What is a GMO? Genetic Engineering, Genetically Modified Organism, Transgenic, Labeling not Required, Herbicide and Pesticide Tolerant
A GMO (genetically modified organism) is the result of a laboratory process where genes from the DNA of one species are extracted and artificially forced into the genes of an unrelated plant or animal. The foreign genes may come from bacteria, viruses, insects, animals or even humans. Because this involves the transfer of genes, GMOs are also known as “transgenic” organisms.
In your food! First introduced into the food supply in the mid-1990s, GMOs are now present in the vast majority of processed foods in the US. While they are banned as food ingredients in Europe and elsewhere, the FDA does not even require the labeling of GMOs in food ingredient lists.
Although there have been attempts to increase nutritional benefits or productivity, the two main traits that have been added to date are herbicide tolerance and the ability of the plant to produce its own pesticide. These results have no health benefit, only economic benefit.
(The same corporations that create the genetically modified seeds also manufacture the herbicides and pesticides. They also do the only studies done on the safety of their products. The EPA has done no testing on them.*).
What foods are GM?
Currently commercialized GM crops in the U.S. include soy (94%), cotton (90%), canola (90%), sugar beets (95%), corn (88%), Hawaiian papaya (more than 50%), zucchini and yellow squash (over 24,000 acres).
Products derived from the above, including oils from all four, soy protein, soy lecithin, cornstarch, corn syrup and high fructose corn syrup among others. There are also many “invisible ingredients,” derived from GM crops that are not obviously from corn or soy.
What is a gene?
Every plant and animal is made of cells, each of which has a center called a nucleus. Inside every nucleus there are strings of DNA, half of which is normally inherited from the mother and half from the father. Short sequences of DNA are called genes. These genes operate in complex networks that are finely regulated to enable the processes of living organisms to happen in the right place and at the right time.
How is genetic engineering done?
Because living organisms have natural barriers to protect themselves against the introduction of DNA from a different species, genetic engineers must force the DNA from one organism into another. Their methods include:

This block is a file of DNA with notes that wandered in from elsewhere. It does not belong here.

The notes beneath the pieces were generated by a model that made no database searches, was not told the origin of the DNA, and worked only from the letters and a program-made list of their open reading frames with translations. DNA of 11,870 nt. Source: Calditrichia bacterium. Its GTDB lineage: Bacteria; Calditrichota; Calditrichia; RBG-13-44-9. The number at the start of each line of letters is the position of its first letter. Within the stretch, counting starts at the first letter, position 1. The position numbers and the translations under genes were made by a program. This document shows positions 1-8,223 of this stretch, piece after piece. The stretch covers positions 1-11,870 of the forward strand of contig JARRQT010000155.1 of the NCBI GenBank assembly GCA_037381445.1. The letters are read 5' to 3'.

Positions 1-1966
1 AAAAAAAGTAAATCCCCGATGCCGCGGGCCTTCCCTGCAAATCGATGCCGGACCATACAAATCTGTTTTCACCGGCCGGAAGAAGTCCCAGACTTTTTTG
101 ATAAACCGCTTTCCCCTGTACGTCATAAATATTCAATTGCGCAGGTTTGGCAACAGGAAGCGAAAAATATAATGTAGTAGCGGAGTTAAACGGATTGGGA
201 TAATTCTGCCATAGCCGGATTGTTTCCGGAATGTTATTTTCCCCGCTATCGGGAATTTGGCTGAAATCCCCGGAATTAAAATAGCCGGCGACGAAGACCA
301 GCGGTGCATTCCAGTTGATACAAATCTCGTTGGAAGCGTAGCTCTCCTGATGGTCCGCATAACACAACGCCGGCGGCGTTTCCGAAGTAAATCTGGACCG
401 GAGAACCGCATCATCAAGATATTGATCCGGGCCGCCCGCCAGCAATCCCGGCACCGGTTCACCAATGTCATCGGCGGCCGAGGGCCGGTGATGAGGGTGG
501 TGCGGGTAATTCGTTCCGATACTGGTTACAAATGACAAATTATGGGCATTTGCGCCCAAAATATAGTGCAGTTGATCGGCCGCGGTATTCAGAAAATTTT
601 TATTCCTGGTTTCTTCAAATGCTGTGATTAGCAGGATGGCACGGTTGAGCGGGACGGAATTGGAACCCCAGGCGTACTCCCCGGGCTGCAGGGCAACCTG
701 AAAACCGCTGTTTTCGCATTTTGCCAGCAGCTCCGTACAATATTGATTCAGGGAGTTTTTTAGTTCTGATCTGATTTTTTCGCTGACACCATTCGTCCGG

- Using viruses or bacteria to “infect” animal or plant cells with the new DNA.
- Coating DNA onto tiny metal pellets, and firing it with a special gun into the cells.
- Injecting the new DNA into fertilized eggs with a very fine needle.
- Using electric shocks to create holes in the membrane covering sperm, and then forcing the new DNA into the sperm through these holes.
Is genetic engineering precise?
The technology of genetic engineering is currently very crude. It is not possible to insert a new gene with any accuracy, and the transfer of new genes can disrupt the finely controlled network of DNA in an organism.
Current understanding of the way in which DNA works is extremely limited, and any change to the DNA of an organism at any point can have side effects that are impossible to predict or control. The new gene could, for example, alter chemical reactions within the cell or disturb cell functions. This could lead to instability, the creation of new toxins or allergens, and changes in nutritional value.
But haven’t growers been grafting trees, breeding animals, and hybridizing seeds for years?
Genetic engineering is completely different from traditional breeding and carries unique risks.
In traditional breeding it is possible to mate a pig with another pig to get a new variety, but is not possible to mate a pig with a potato or a mouse. Even when species that may seem to be closely related do succeed in breeding, the offspring are usually infertile—a horse, for example, can mate with a donkey, but the offspring (a mule) is sterile.
With genetic engineering, scientists can breach species barriers set up by nature. For example, they have spliced fish genes into tomatoes. The results are plants (or animals) with traits that would be virtually impossible to obtain with natural processes, such as crossbreeding or grafting.
Why should you care?
Genetically modified foods have been linked to toxic and allergic reactions, sick, sterile, and dead livestock, and damage to virtually every organ studied in lab animals. The effects on humans of consuming these new combinations of proteins produced in GMOs are unknown and have not been studied. (Recently the World Health Organization said GMOs are probable carcinogens. This is as strong a statement as they make*)
Crops such as Bt cotton produce pesticides inside the plant. This kills or deters insects, saving the farmer from having to spray pesticides. The plants themselves are toxic, and not just to insects. Farmers in India, who let their sheep graze on Bt cotton plants after the harvest, saw thousands of sheep die!
Herbicide tolerance lets the farmer spray weed-killer directly on the crop without killing it. (Toxic residues remain in foods, animals, and cotton products and subsequently in human fluids*).
Pollen from GM crops can contaminate nearby crops of the same type, except for soy, which does not cross-pollinate. In fact, virtually all heritage varieties of corn in Mexico (the origin of all corn) have been found to have some contamination. Canola and cotton also cross-pollinate. The long-term effects on the environment could be disastrous.
This only scratches the surface of the GMO story. The majority of this came from THE INSTITUTE FOR RESPONSIBLE TECHNOLOGY. The * items were added by Hope Raye and have been in numerous publications. More information on the damage that is being done to the environment will follow.